Gorgeous’s home is characterized by synthetics: AstroTurf on the balcony, a pink and yellow sky, a little Putt-Putt course, and an egg-shaped swing. A glass wall divides interior and exterior.

Gorgeous’s father, a film composer, has come home early from shooting a movie. They’re going to spend the summer at their villa, together. In this occupational role-play, her father can be considered a double for Nobuhiko Obayashi, and Gorgeous a double for Chigumi.

Gorgeous’s father has a surprise for her. “Come out, will you?”

Ryoko Ema emerges from behind the curtains, thin and gauzy like a veil, to the sound of the wind, in a white dress that practically blows her across the balcony.

Free jazz plays. Gorgeous, her father, and her father’s new girlfriend triangulate within this frame, the camera panning across the warped glass wall, breaking their faces in half. While her face rises out of her face, Gorgeous says: “She’s going to be my new mom?”

“It’s been eight years since your mother died,” her father says, grabbing her from behind the shoulders. “It’s about time we had a home again.”

In this moment is a twin exile:

  1. Gorgeous from her mother, final death
  2. Gorgeous from her father, neither his object of affection nor desire

Ryoko Ema wraps her white scarf around Gorgeous’s neck. “I hope we can be friends.”

Gorgeous throws off the scarf. “I won’t go with you!”




Gorgeous has a super power. She spins around and has changed clothes. She’s wearing a purple floral dress, in her pink room with pink blossoms. Holding a rose between her fingers, she looks through a box of photographs of her mom. Because the same actress, Kimiko Ikegami, played both Gorgeous and her mother, it can be difficult to separate which character is appearing in each scene, and this confusion should be thought of as purposeful. The “character” of Gorgeous is stuck in a loop, a possession, a polyhum.


My mom met my dad when she was seventeen, in Zionsville, Pennsylvania. They were in a band that played Vietnamese folk songs. When she met my dad she left home for the second time.

I heard the tapes once. Bà was playing them while cleaning, in a stereo tucked under her shrine. Maybe it was all the vacuuming and dusting, but even the furniture seemed to sway with rhythm. “That’s your mom and dad,” she told me. I so rarely heard the words “your mom and dad” together—because they were never together.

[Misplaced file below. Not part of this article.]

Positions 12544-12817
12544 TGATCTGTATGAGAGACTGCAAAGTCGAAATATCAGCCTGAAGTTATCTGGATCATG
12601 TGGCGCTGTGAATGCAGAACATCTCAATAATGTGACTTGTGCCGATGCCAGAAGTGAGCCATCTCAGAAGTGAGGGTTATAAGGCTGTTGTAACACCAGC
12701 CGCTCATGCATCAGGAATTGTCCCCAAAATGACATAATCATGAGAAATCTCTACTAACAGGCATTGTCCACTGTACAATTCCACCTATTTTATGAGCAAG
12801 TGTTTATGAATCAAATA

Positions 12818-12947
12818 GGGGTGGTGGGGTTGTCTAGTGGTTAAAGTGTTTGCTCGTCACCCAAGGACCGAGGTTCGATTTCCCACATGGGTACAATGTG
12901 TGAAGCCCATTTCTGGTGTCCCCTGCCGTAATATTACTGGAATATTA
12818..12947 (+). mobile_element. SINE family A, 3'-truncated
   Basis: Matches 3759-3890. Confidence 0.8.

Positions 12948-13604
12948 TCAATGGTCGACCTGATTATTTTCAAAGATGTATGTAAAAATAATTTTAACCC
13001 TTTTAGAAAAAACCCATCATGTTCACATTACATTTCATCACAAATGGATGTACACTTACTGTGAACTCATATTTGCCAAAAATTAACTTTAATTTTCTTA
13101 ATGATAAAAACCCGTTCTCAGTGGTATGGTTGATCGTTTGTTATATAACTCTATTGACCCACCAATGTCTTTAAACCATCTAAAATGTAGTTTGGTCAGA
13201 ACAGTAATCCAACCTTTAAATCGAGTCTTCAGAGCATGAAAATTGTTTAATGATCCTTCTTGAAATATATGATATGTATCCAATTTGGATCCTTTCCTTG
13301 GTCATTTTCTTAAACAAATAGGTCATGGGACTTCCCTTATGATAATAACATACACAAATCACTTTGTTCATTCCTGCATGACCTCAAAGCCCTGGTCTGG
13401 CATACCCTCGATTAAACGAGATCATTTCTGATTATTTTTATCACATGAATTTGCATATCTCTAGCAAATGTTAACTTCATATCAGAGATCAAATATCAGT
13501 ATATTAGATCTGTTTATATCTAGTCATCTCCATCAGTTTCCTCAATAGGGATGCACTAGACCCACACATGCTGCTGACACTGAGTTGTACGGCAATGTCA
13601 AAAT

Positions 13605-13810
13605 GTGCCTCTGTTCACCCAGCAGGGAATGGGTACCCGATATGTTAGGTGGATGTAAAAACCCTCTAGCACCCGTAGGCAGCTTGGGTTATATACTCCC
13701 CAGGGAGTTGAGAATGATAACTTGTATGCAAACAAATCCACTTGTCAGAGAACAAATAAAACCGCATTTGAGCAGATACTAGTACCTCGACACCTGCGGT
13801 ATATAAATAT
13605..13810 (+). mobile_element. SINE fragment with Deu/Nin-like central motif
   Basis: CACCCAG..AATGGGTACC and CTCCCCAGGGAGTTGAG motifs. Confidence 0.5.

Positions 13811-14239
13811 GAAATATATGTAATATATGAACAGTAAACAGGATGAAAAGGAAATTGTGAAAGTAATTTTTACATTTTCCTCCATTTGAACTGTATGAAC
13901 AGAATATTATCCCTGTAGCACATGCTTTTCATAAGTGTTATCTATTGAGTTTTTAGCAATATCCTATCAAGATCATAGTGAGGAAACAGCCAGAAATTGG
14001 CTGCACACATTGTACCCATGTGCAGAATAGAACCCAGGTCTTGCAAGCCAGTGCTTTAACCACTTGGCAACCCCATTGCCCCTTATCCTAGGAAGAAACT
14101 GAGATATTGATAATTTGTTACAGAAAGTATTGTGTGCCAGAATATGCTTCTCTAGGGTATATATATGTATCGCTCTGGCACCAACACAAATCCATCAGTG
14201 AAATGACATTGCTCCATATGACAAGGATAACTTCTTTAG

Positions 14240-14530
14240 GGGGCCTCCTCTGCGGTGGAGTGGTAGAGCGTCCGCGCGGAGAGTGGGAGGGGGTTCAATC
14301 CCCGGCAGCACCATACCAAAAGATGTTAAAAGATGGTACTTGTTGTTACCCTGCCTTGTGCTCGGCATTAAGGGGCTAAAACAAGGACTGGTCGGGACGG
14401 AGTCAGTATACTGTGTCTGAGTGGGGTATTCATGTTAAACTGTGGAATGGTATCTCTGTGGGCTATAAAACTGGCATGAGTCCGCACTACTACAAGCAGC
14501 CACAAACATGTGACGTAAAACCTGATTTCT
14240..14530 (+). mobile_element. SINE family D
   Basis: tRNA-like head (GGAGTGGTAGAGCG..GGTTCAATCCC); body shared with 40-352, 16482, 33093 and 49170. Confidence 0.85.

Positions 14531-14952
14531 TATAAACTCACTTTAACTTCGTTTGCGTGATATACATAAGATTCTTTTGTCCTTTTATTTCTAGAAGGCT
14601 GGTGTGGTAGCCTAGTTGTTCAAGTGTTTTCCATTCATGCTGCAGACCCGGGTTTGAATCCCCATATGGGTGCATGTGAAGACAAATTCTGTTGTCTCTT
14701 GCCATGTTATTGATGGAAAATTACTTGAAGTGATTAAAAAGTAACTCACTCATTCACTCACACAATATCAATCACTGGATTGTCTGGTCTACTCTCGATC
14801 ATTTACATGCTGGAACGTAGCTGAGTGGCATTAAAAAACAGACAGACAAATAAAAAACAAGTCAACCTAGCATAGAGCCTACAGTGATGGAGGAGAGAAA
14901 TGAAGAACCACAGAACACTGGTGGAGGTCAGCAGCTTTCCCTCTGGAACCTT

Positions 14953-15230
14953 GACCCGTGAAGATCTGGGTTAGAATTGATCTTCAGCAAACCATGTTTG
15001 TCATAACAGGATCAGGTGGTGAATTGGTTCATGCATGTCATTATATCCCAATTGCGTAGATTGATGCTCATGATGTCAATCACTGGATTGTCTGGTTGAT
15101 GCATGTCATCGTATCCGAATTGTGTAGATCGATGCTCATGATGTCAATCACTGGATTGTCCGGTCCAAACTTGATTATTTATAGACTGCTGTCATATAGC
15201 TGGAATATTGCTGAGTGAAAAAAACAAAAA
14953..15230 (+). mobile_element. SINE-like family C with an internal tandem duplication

I haven’t heard the tapes since, but I do remember her singing. Backstage at Galaxy Night Club in Fairfax, VA, I watched her shuffle and swan around the room, long, long black hair, áo dài.

My grandparents remember her as a beautiful child. Long, long black hair. They had a pink shawl with long black fringe. In the mornings, I would pull the knots out of it.

“Kimi, what are you doing?”

“I’m combing my mother’s hair.”

I knew she did not want to be forgotten. And I did not want to forget.


The death we forget about in Hausu is, of course, the mother. The mother is never a dead space in the mind, even when absent. Never. It exists. It exists because it changes.


In panic or revolt, Gorgeous gathers her friends and runs away to Auntie’s house. “To my mom’s hometown!” She tells them.

The girls venture deep into the maternal ecology, from where they are never to return.




On the train, Gorgeous tells her friends about Auntie. They watch the past as if it’s a movie, a landscape passing from Technicolor

“A long time ago,” Gorgeous begins, “there was a war.” She tells her friends that Auntie was engaged when her fiancé was drafted in World War II. We see him open his draft card; it turns pink.

He promises to return. They kiss. The girls exclaim, “It’s a kiss of fire!” Because as they kiss, the camera begins to glitch and shake up and down as a mushroom cloud explodes over their necking heads. Soldiers march out of the head/cloud. A dissonant chord plays.

            Auntie’s fiancé leaves for the war.

            He is shot and dies while flying a plane.

            The war ends.

            He does not come home.

The memory of war is tied to the story of forgetting, the story of new life—new youth, second youth. Auntie does not forget. She holds a rose at his grave. The rose cries red, scribbly tears, shrivels up, and dies.